We headed to the east of Uganda with my ATR class, professor and an intern. In a village of Mbale, we would witness the circumcision ceremony of a teenage boy at his home.
The vehicles took us as far as they could manage on the muddy roads. At a police station, we began to trek across the liquid terrain on foot. Eventually, the road was not kind to us- several of the girls slipped and fell- muddying the entire backsides of their skirts. We knew another person had fallen because far ahead of us we could hear peals of laughter.
At the house, a huge crowd gathered and our presence only added to the chaos. We were told by our guide that the men would come running in with the candidate and the cutting would begin.
All of a sudden, men were shouting and pushing each other. From one side of the yard a large group of men ran down into the circle in front of the house where the doctor waited with a knife. Before anyone could blink, the doctor had performed the act- he held up the skin to show the crowd the candidate was now a man.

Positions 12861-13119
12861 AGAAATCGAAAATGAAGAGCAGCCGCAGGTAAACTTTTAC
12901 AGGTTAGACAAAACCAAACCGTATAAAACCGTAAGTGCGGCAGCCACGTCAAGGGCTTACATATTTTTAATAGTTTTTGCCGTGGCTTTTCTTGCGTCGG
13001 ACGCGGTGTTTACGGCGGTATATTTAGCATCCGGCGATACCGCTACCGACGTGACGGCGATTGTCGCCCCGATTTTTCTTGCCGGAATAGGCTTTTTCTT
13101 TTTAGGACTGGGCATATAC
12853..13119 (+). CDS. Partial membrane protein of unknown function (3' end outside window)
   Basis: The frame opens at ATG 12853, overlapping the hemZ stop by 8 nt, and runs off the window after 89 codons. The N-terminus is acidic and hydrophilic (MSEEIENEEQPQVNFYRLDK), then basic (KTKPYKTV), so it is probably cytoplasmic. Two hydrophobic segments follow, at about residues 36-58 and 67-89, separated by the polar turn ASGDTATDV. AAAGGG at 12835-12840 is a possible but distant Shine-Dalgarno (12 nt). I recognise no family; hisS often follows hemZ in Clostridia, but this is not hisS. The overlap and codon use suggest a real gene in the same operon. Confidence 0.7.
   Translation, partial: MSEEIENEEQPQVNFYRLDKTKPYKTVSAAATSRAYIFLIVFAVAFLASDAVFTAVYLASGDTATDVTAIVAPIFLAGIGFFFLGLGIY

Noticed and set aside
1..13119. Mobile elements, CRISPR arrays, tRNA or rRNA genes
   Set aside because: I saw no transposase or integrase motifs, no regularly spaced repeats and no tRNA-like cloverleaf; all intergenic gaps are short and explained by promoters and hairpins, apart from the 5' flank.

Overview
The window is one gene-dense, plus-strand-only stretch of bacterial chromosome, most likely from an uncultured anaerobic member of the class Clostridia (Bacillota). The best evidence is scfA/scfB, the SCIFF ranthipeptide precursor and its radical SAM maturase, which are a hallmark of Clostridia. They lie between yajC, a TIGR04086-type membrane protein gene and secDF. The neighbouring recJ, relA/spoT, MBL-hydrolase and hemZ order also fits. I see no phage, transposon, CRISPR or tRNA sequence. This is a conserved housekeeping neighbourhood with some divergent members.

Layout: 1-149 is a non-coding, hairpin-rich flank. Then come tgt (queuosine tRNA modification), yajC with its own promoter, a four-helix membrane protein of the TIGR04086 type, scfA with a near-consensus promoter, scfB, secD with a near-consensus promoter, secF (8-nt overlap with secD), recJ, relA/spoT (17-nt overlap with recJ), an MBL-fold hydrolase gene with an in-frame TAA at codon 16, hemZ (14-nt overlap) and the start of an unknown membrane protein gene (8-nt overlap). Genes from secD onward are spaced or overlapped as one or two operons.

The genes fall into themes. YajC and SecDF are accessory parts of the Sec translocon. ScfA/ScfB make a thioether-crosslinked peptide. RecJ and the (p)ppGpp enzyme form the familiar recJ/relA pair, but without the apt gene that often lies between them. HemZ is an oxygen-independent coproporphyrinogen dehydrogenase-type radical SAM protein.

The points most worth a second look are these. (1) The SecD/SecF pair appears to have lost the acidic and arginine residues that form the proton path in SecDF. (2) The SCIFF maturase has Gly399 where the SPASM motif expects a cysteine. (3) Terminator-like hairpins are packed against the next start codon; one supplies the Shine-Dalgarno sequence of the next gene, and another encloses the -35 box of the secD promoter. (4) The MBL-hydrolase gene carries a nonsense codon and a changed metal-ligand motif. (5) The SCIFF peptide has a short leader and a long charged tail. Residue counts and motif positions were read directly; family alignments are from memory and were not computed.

The whole day raised a lot of questions in my mind about rites of passage. What constitutes being a man or a woman and was this event an acceptable practice? Regardless of my thoughts, this is what the Bagisu tribe practices and refuses to change. It was really memorable to witness it and learn more about such a taboo practice.